Statutory criteria for legal aid for appeals under the 2011 Act to the Sheriff Appeal Court and Court of Session where your client is seeking deemed relevant person status or has been undeemed relevant

Availability of legal aid

In terms of section 164 of the 2011 Act your client can appeal by stated case to the Sheriff Appeal Court or Court of Session against a decision of the sheriff in an appeal against a determination of a:

  • pre-hearing panel, or
  • children’s hearing

that they are not to be deemed a relevant person in relation to the child or that they have been undeemed as a relevant person.  They can also, with the leave of the Sheriff Appeal Court, appeal by stated case to the Court of Session against the Sheriff Appeal Court’s decision in relation to this issue.

Statutory criteria

Before we grant legal aid to your client we must be satisfied, in terms of section 28F of the Legal Aid (Scotland) Act 1986 that:

  • It is reasonable in the particular circumstances of the case that your client should receive children’s legal aid.
  • After consideration of your client’s disposable income and disposable capital, the expenses of the case cannot be met without undue hardship to them.
  • Your client has substantial grounds for making the appeal.

Financial eligibility

If your client was in receipt of legal aid for the original proceedings:

  • You will be asked for the legal aid reference number of that case.
  • Once verified , your client will still be considered to be financially eligible for the appeal proceedings and no further financial assessment will be required.

If your client was not in receipt of legal aid for the proceedings which are now the subject of the appeal:

  • A full financial assessment is needed.
  • You will require to give us full information on the online application form to enable us to carry out a financial assessment.


You must satisfy us that it is reasonable in the particular circumstances of the case that your client should receive legal aid.

The reasonableness test provides us with a very wide discretion.  It is impossible to give an exhaustive list of circumstances in which questions of reasonableness may apply. You should draw our attention to any issue that you want us to consider in this connection.

In considering reasonableness some of the factors which we will contemplate will include:

  • How the outcome of the appeal might materially affect your client.
  • How the outcome of the appeal might materially affect the child or children.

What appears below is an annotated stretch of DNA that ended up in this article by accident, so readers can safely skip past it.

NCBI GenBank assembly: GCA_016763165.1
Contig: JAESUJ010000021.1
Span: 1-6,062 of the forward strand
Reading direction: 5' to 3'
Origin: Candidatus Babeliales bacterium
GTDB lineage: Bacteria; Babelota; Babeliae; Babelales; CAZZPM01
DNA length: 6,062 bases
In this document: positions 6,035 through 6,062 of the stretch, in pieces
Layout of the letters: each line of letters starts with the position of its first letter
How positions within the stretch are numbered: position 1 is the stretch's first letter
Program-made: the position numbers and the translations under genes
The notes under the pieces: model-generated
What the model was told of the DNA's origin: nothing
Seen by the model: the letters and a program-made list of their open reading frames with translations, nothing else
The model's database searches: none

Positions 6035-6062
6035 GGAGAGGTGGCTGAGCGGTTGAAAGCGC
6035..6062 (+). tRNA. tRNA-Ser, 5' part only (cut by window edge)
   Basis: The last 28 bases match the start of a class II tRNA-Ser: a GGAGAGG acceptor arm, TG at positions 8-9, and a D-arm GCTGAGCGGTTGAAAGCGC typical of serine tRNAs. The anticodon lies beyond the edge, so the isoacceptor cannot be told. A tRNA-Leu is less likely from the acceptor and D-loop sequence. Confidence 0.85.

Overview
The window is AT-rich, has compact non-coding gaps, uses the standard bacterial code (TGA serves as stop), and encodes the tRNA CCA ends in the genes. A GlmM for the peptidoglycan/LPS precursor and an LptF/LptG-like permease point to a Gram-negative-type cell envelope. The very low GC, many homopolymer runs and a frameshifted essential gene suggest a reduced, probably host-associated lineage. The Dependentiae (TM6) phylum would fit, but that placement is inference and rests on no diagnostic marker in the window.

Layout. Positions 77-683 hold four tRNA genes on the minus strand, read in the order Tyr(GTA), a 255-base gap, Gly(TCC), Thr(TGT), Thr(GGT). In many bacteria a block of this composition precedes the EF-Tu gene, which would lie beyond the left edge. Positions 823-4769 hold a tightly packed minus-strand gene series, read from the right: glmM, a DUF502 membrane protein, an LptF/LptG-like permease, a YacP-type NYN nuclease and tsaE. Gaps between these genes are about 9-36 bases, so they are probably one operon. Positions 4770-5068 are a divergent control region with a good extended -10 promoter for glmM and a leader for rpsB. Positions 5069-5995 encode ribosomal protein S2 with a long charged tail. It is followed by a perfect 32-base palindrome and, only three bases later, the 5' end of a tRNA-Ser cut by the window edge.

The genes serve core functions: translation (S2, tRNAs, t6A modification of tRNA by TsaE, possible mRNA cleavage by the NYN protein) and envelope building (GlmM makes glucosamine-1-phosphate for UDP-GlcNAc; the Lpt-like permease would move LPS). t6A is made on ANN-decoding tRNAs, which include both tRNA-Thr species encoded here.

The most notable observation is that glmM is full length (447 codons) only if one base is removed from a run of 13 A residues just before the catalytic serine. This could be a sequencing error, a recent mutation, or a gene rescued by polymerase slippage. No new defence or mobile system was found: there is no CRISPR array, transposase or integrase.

• If the outcome of the appeal could materially affect other proceedings relating to your client or the child such as ongoing or proposed criminal or civil proceedings.

We consider all the circumstances of each individual application. Just because legal aid has been granted to another party in the case does not automatically mean we will grant legal aid to your client.

If this is a first instance appeal you will also require to address us on why you have decided to proceed with the appeal directly from the sheriff to the Court of Session rather than to the Sheriff Appeal Court whose decision is binding on all sheriffdoms.

Factors to support an appeal directly to the Court of Session could include:

  • Significant complexity and/or novelty in the appeal proceedings either in fact or in law.
  • A conflict of authorities to be resolved at a higher level.
  • If the outcome of the appeal could materially affect other unrelated cases and/or children’s hearings and court related proceedings in general.

Substantial grounds

You must also satisfy us that your client has “substantial grounds” for making the appeal, and indicate what those grounds are. This is a high test. Simply stating on the application form that “substantial grounds exist” will be insufficient to establish this statutory test.

You must explain in detail:

  • What the proposed substantial grounds are.
  • Why you have reached the conclusion that they exist.
  • Why you consider that the sheriff or Sheriff Appeal Court erred in law and/or why you consider that there has been a procedural irregularity in the conduct of that appeal.

Our view is that to show that substantial grounds exist you must show that the grounds of appeal:

  • Are more than merely stateable
  • Have real merit or prospects of success

As noted in the case of JS V MULROONEY 2014 CSIH 70 at paragraph 36, ‘the appellate court in a stated case appeal is not a court of review.’

Actual errors of law need to be identified in any application for legal aid and a vague reference to breach of Convention rights will not meet this test. The Opinion of the sheriff appeal court in NR V Roma Bruce-Davies 2018 SAC Civ 13 stated that ‘Convention rights are not designed as a licence to side step statutory grounds of appeal, or as an incantation to justify endless dispute on the facts

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